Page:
Food LabelsYou’re staring groggily at your box of Frosted Whatchamacallits. Your eyes land on the food label. Does 1 cup really contain 19 grams of sugar? And what are maltodextrin and sodium hexametaphosphate anyway? Nutrition Facts food labels offer important information, but only if we know how to read them. These activities will help your students use food labels to make healthier food choices.
Related KidsHealth LinksArticles for Kids:
Figuring Out Food Labels KidsHealth.org/en/kids/labels.html
Learning About Calories KidsHealth.org/en/kids/calorie.html
Learning About Fats KidsHealth.org/en/kids/fat.html
Learning About Proteins KidsHealth.org/en/kids/protein.html
Learning About Carbohydrates KidsHealth.org/en/kids/carb.html
Note: The following questions are written in language appropriate for sharing with your students.
1. Where do you see Nutrition Facts food labels?How often do you read them? Do your family members read them?
2. What kind of information can you get from a food label?
3. What are some of the ways food companies use words and images on packagingto catch your eye and encourage you to buy?How can a Nutrition Facts food label help you figure out what’s really inside?
4. Does having nutrition information on restaurant menus affect what people order?Would it make a difference to you?
Teacher’s GuideThis guide includes:
• Related Links
• Discussion Questions
• Activities for Students
• Reproducible Materials
StandardsThis guide correlates with the following National Health Education Standards:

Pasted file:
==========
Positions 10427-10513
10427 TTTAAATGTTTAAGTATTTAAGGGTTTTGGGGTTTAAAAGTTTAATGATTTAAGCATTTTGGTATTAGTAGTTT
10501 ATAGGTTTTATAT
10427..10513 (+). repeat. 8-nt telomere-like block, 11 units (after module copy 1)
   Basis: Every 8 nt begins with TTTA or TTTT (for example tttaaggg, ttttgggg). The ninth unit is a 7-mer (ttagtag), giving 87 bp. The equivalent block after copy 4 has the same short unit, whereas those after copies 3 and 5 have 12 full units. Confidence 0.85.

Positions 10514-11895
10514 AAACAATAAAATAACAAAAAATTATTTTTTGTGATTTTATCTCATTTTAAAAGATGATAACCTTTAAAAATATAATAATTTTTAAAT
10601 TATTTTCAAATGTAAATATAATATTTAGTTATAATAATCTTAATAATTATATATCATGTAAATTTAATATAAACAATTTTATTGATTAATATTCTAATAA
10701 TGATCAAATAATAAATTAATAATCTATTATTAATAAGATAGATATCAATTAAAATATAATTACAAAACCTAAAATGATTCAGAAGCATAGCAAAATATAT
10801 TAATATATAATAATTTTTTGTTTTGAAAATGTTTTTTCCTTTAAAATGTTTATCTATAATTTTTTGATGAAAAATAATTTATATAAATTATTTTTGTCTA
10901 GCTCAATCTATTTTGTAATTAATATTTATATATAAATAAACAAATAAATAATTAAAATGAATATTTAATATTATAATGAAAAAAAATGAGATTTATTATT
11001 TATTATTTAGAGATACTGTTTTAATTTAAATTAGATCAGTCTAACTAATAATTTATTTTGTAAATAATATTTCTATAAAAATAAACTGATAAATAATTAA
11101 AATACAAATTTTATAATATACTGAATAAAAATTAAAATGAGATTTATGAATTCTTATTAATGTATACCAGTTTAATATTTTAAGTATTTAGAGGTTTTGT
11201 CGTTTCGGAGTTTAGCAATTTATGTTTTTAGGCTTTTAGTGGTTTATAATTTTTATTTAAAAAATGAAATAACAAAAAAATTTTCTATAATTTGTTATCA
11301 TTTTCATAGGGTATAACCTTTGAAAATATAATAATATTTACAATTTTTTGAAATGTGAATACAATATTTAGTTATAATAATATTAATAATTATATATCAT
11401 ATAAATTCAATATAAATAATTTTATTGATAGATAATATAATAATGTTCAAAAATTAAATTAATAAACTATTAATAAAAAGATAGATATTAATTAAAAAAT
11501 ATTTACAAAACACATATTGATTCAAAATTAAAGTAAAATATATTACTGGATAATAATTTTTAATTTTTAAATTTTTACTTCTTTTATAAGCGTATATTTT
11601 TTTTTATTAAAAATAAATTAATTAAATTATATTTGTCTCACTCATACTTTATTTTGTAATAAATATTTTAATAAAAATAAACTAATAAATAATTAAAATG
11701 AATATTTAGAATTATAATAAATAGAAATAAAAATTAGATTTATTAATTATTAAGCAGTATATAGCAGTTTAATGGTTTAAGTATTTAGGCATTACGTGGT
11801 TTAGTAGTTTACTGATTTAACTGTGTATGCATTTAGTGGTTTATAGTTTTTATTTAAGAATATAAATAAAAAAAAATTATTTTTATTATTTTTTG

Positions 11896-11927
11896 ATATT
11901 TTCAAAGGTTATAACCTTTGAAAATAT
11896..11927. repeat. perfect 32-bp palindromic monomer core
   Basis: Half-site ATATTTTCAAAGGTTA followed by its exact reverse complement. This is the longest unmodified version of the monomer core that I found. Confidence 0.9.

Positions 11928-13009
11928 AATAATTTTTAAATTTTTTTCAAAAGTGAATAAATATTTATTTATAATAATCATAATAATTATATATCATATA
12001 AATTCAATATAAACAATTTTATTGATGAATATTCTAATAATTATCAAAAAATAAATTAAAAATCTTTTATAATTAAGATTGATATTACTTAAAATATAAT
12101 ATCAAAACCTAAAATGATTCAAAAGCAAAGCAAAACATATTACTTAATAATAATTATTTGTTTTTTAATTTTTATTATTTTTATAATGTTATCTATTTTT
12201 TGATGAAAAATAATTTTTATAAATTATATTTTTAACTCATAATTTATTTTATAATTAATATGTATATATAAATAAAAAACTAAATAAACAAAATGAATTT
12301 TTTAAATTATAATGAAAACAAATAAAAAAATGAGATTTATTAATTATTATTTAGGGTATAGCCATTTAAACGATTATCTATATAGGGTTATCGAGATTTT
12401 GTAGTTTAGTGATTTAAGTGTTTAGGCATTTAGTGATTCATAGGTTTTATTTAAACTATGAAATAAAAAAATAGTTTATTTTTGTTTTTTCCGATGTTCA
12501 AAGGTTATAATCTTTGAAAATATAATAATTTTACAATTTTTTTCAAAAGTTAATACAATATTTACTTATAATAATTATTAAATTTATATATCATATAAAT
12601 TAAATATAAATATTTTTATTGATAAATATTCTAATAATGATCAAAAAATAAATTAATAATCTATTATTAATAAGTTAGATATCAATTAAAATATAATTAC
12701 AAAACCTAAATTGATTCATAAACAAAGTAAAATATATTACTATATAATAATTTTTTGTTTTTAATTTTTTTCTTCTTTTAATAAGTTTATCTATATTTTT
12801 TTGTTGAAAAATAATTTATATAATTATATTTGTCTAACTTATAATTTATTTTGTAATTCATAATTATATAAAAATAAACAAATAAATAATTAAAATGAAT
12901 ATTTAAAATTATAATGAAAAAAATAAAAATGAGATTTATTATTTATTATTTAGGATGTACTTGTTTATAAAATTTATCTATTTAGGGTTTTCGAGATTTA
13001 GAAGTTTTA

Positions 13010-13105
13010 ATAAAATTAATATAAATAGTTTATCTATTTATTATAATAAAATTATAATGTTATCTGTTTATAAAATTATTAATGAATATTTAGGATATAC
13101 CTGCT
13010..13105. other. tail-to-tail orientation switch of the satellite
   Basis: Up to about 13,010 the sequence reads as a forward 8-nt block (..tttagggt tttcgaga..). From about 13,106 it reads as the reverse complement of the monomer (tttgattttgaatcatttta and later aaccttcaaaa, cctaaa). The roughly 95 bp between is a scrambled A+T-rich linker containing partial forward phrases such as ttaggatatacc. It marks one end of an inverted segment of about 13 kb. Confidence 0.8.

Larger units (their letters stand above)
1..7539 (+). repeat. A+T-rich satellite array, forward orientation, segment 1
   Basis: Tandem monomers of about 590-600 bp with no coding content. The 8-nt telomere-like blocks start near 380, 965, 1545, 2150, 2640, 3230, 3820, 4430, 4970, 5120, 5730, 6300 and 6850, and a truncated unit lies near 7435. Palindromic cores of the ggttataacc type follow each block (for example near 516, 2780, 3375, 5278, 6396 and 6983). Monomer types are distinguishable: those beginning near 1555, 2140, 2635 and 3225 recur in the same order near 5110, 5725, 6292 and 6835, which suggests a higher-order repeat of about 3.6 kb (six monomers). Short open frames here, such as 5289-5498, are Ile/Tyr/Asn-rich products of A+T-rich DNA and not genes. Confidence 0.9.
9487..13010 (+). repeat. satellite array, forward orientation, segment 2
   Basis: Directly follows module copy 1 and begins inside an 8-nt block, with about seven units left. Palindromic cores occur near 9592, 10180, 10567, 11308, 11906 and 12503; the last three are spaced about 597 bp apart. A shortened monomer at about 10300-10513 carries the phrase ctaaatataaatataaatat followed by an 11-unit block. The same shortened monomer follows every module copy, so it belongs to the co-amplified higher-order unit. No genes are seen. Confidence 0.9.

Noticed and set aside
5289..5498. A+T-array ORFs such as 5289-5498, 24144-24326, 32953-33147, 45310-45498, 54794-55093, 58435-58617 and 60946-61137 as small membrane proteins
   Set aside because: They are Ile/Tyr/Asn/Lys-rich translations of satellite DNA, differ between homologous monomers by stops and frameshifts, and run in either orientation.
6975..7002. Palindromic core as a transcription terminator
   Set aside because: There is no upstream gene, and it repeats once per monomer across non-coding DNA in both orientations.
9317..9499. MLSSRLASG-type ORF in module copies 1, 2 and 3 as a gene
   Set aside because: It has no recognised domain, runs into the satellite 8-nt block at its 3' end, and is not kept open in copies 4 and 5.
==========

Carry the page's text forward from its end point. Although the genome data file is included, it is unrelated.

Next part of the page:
Students will:• Comprehend concepts related
to health promotion anddisease prevention to enhancehealth.
• Analyze the influence offamily, peers, culture, media,technology, and other factorson health behaviors.
• Demonstrate the ability toaccess valid information andproducts and services toenhance health.
• Demonstrate the ability to useinterpersonal communicationskills to enhance health andavoid or reduce health risks.
• Demonstrate the ability touse decision-making skills toenhance health.
• Demonstrate the ability to usegoal-setting skills to enhancehealth.
• Demonstrate the ability topractice health-enhancingbehaviors and avoid or reducehealth risks.
• Demonstrate the ability toadvocate for personal, family,and community health.
National Health Education Standards: www.cdc.gov/healthyschools/sher/standards/index.htm
Note: The following activities are written in language appropriate for sharing with your students.
A Tale of Two Foods
Objectives:Students will:• Use food labels to compare the nutrients in different foods• Begin to understand why fresh foods are often more nutritious than processed foods
Materials:• Computer with Internet access, “A Tale of Two Foods” handout• Pen or pencil• Various food labels (students may use actual food packaging or research the labels online)
Class Time:• 1 hour